The National Museum of Western Art was established in April 1959 and was based on the Matsukata Collection focusing on the Impressionist paintings and Auguste Rodin's sculptures previously stored by the French government. The museum's purpose is to provide the public with opportunities to appreciate western art. Since its opening, the museum, as Japan's only national institution devoted to western art, has been involved in exhibitions, art work and document acquisition, research, restoration and conservation, education and the publication of materials related to western art.
The museum exhibits works from the Matsukata Collection as well as works created from the Renaissance to the early 20th century that have been acquired since the museum's opening. The museum has purchased art work every year since its establishment in its efforts to build and develop its permanent collection. These permanent collection works are displayed in the Main Building (Le Corbusier, 1959) and New Wing (MAEKAWA Kunio, 1979) throughout the year.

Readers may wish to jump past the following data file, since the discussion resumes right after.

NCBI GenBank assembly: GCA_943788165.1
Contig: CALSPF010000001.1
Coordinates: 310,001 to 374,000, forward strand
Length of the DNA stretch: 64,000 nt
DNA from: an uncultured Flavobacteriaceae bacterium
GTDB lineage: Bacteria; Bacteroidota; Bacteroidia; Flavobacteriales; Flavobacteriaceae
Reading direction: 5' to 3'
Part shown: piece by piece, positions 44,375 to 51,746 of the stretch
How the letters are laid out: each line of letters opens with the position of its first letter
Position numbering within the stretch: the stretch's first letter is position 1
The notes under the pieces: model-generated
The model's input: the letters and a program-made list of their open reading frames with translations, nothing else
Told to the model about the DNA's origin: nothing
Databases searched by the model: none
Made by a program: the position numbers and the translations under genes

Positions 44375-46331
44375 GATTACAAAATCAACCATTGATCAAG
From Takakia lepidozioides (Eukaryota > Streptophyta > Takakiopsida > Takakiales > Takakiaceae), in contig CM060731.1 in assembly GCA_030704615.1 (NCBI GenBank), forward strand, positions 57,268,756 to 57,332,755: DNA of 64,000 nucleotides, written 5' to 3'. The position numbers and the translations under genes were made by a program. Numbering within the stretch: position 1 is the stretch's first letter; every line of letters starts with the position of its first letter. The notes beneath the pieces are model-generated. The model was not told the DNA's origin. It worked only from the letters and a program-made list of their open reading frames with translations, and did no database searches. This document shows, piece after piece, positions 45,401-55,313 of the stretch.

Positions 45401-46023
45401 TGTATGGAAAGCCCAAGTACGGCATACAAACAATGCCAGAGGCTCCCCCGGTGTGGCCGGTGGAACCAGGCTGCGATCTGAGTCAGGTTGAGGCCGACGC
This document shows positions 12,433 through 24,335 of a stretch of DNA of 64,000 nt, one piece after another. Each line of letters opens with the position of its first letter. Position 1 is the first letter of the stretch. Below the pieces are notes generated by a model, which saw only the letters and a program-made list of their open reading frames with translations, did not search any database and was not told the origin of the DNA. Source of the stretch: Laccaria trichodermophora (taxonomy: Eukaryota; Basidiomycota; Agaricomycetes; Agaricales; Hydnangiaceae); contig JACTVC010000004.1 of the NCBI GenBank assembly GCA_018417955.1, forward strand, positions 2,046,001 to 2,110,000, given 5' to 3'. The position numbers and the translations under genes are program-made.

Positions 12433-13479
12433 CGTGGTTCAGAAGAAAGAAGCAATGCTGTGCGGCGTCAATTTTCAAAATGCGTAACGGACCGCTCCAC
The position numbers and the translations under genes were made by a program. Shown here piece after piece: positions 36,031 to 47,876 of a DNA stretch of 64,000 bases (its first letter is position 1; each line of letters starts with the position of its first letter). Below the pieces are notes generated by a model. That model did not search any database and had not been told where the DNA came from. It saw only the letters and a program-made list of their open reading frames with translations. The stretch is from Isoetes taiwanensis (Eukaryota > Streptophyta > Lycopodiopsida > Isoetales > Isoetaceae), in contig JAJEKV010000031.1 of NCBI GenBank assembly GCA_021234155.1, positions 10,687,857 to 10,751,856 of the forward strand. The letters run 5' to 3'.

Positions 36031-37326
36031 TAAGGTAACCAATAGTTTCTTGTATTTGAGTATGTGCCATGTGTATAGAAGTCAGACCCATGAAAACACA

The museum also collaborates with media companies and others to present about three special exhibitions a year featuring loan works from overseas museums and collections. Special exhibitions are displayed in the Exhibition Galleries completed in 1997.
In April 2001, the National Museum of Western Art and three other national museums were merged to the umbrella organization known as Independent Administrative Institution National Museum of Art, which consisted of six museums as of 2018.
In 2016, “The Architectural Work of Le Corbusier, an Outstanding Contribution to the Modern Movement” including the National Museum of Western Art was inscribed on the UNESCO World Heritage List.
- 国立西洋美術館 (Kokuritsu Seiyō Bijutsukan)
The National Museum of Western Art, Tokyo
Independent Administrative Institution National Museum of Art
- 7-7 Ueno-koen, Taito-ku, Tokyo 110-0007, Japan
- +81 (0)3 3828-5131
- 1 April 1959
- 10 June 1959